U.S. Supreme Court stays Texas redistricting efforts
In two separate orders, the U.S. Supreme Court blocked two lower court rulings Sept. 12 that invalidated one U.S. representative district and two state representative districts in Nueces County. The orders came in response to an appeal filed by Texas Attorney General Ken Paxton protesting a decision in August by a three-judge panel in the U.S. District Court for the Western District of Texas in San Antonio
The lower court had ruled that U.S. House District 27, currently held by Blake Farenthold (R-Corpus Christi), was drawn to dilute Hispanic votes, violating the U.S. Constitution and the federal Voting Rights Act. In a separate ruling, the lower court invalidated State District 32, represented by Todd Hunter (R-Corpus Christi), and State District 34, held by Abel Herrero (D-Robstown), for the same reason. One other congressional district and seven other house districts in Texas were included in the two rulings.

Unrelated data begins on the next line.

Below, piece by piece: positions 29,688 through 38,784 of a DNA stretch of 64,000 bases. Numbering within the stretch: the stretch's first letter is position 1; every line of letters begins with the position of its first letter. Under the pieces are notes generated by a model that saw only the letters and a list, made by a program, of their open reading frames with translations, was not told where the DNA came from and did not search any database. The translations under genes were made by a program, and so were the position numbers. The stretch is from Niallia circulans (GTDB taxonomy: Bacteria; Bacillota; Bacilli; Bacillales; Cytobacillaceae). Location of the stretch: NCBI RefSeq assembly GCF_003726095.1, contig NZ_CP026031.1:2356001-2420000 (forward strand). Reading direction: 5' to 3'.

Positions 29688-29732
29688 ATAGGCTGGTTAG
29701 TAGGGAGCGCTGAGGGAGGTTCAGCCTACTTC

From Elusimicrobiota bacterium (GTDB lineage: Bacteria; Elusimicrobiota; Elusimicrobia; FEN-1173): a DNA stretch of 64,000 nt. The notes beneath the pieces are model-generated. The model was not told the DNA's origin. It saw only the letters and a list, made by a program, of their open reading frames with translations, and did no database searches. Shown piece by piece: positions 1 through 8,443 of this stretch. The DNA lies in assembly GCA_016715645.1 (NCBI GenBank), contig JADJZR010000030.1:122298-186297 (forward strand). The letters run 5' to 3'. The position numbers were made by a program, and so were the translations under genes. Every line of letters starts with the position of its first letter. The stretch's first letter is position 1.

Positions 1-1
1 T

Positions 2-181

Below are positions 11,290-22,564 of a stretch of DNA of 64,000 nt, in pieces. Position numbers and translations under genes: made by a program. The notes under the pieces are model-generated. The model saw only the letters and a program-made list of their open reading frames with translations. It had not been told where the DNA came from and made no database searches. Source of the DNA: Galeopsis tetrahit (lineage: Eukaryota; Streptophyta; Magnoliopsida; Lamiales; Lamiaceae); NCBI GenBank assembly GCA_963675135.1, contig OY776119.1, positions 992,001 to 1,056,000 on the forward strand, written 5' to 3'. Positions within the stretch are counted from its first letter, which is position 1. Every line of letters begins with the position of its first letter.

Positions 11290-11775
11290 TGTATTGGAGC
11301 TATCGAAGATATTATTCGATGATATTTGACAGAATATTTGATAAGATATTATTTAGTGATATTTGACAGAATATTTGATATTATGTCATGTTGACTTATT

Supreme Court Justice Samuel Alito initially blocked action by the district court to begin redrawing districts with an order handed down in late August. He forced the three-judge panel to wait for a ruling from the full court, which voted 5-4 to stay redistricting efforts. The stay will remain in place until the court can review arguments from both sides in the six-year-old dispute.
Voting for the order were Chief Justice John Roberts and Justices Alito, Clarence Thomas, Neil Grosuch and Anthony Kennedy. The four votes against came from Justices Ruth Bader Ginsburg, Stephen Breyer, Sonia Sotomayor and Elena Kagen.
Find more articles like this in News